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2016 Preseason High School All-America Teams

Baseball America annually polls major league organizations’ scouting departments to vote on the preseason High School All-America teams, and they make their selections based on performance, talent and professional potential. This year, four players were chosen unanimously as first-team All-Americans—New Jersey lefthanded pitcher Jason Groome, Kansas righthanded pitcher Riley Pint, and Southern California outfielders Blake Rutherford and Mickey Moniak—and all four players are expected to be selected in the first round of the draft in June. In the past, the preseason All-America teams have been sound predictors of the first round of the draft. Last year’s preseason team proved the efficacy of the voting process. Seven of the eight first-team position players became first-round or competitive-balance round picks; only catcher
Chris Betts, who went 52nd overall, went lower. Four of the five first-team pitchers were first-rounders as well. In total, 90 players received votes on this year’s ballot, including five underclassmen: Hagen Danner, Alex Toral, Royce Lewis, Hunter Greene, and Nicholas Pratto.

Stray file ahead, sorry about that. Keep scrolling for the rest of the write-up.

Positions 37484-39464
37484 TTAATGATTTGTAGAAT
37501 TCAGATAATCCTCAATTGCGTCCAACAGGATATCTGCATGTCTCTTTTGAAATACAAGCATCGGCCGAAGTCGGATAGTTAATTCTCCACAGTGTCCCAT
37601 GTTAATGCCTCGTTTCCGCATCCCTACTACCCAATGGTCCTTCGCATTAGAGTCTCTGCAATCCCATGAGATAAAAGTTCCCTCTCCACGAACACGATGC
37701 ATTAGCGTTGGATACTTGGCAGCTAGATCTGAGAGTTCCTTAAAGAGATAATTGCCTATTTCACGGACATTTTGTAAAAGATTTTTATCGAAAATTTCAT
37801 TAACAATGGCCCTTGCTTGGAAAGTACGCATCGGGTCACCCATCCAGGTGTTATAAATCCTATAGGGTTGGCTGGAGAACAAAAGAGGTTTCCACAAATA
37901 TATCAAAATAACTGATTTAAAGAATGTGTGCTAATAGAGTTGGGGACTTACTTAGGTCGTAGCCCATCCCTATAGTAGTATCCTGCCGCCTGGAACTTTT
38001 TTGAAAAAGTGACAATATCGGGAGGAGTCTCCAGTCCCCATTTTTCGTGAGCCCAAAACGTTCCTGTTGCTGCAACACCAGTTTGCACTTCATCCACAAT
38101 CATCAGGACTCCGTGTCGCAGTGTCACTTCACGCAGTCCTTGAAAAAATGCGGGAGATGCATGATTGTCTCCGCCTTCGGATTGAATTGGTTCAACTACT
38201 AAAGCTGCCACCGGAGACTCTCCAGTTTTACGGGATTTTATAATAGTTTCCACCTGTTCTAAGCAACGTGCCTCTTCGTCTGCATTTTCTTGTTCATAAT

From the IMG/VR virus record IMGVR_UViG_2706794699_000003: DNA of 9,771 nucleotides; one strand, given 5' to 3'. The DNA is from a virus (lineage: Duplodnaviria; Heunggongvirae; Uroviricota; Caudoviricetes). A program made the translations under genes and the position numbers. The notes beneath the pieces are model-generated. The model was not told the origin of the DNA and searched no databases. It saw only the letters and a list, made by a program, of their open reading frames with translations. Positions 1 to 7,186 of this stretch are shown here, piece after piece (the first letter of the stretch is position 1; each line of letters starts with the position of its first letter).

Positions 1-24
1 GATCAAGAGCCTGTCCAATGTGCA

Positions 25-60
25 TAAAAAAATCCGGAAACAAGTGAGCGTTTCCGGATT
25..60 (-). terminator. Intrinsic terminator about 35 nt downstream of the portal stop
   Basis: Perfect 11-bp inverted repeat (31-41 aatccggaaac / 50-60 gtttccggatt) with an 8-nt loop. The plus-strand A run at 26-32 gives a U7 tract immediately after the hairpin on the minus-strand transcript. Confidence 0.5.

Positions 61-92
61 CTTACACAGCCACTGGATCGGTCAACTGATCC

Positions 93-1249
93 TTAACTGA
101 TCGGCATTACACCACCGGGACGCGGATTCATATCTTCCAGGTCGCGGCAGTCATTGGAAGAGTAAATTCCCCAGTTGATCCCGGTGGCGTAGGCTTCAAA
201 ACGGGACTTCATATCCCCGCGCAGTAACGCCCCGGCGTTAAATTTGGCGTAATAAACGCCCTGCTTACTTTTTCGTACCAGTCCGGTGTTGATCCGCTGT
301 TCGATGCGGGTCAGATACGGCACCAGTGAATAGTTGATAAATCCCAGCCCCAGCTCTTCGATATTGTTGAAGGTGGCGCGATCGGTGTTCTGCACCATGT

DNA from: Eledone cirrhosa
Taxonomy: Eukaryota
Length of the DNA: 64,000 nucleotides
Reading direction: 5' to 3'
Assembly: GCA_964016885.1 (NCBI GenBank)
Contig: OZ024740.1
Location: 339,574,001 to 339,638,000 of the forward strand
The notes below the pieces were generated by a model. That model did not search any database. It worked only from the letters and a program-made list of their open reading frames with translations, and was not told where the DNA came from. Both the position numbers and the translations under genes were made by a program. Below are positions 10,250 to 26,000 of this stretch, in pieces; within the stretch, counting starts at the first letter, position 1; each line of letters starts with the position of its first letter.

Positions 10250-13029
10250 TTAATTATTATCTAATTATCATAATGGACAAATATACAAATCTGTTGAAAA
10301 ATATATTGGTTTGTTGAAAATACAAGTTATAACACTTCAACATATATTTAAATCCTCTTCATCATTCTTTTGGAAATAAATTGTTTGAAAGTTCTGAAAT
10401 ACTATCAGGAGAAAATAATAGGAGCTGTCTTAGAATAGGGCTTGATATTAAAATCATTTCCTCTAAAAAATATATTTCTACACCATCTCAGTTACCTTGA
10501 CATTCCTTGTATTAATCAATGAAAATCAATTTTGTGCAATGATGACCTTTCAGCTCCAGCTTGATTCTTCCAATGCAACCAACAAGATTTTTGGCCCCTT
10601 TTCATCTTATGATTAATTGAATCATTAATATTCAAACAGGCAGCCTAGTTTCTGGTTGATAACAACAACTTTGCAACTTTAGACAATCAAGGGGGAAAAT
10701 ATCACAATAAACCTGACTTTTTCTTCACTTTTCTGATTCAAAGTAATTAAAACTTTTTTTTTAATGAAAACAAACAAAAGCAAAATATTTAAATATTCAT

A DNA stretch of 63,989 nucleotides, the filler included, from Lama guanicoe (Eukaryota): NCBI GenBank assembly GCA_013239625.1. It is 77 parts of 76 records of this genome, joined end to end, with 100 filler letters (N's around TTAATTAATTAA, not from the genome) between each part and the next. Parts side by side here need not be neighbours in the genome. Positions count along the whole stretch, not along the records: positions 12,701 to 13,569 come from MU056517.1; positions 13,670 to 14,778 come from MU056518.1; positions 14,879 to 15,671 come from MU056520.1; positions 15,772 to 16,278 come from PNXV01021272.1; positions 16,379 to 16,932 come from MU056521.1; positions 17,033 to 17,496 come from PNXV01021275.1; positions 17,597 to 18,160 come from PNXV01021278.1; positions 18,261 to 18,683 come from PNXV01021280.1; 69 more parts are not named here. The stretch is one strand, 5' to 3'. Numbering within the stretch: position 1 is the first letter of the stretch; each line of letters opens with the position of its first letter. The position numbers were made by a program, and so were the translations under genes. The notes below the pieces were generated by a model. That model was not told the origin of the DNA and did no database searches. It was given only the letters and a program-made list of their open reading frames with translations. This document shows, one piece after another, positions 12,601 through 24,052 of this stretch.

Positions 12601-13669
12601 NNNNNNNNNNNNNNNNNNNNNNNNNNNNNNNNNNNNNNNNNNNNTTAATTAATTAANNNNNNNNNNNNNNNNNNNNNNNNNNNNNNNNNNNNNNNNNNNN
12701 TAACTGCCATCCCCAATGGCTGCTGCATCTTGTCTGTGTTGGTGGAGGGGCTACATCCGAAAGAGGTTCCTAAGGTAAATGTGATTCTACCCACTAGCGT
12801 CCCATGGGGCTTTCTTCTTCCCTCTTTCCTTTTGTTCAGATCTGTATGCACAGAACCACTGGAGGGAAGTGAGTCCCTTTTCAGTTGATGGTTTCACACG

CCooper JohnsonCarmel Catholic High, Mundelein, Ill.6-0200Mississippi22
1BAlex KirilloffPlum High, New Kensington, Pa.6-2195Liberty16
MIFDelvin PerezInternational Baseball Academy, Ceiba, P.R.6-2165Uncommitted6
MIFNolan JonesHoly Ghost Prep, Langhorne, Pa.6-4216Virginia10
3BJosh LowePope High, Marietta, Ga.6-4190Florida State4
OFWill BensonThe Westminster Schools, Atlanta6-5225Duke11
OFMickey MoniakLa Costa Canyon High, Carlsbad, Calif.6-1180UCLA5
OFBlake RutherfordChaminade College Prep, Canoga Park, Calif.6-1176UCLA3
PJason GroomeBarnegat (N.J.) High6-4225Vanderbilt1
PIan AndersonShenendehowa High, Clifton Park, N.Y.6-3180Vanderbilt7
PKevin GowdySanta Barbara (Calif.) High6-2171UCLA18
PRiley PintSt. Thomas Aquinas High, Overland Park, Kan.6-5195Louisiana State2
PAustin BergnerWindermere (Fla.) Prep6-4190North Carolina28
CBen RortvedtVerona (Wisc.) High5-9185Arkansas44
1BChristian JonesFederal Way (Wash.) High6-1212Washington78
MIFCarter KieboomWalton High, Marietta, Ga.6-2185Clemson17
MIFNicholas QuintanaArbor View High, Las Vegas5-9185Arizona32
3BJoe RizzoOakton High, Vienna, Va.5-11215South Carolina20
OFAvery TuckSteele Canyon High, Spring Valley, Calif.6-5188San Diego State41
OFTaylor TrammellMount Paran Christian School, Kennesaw, Ga.6-2195Georgia Tech53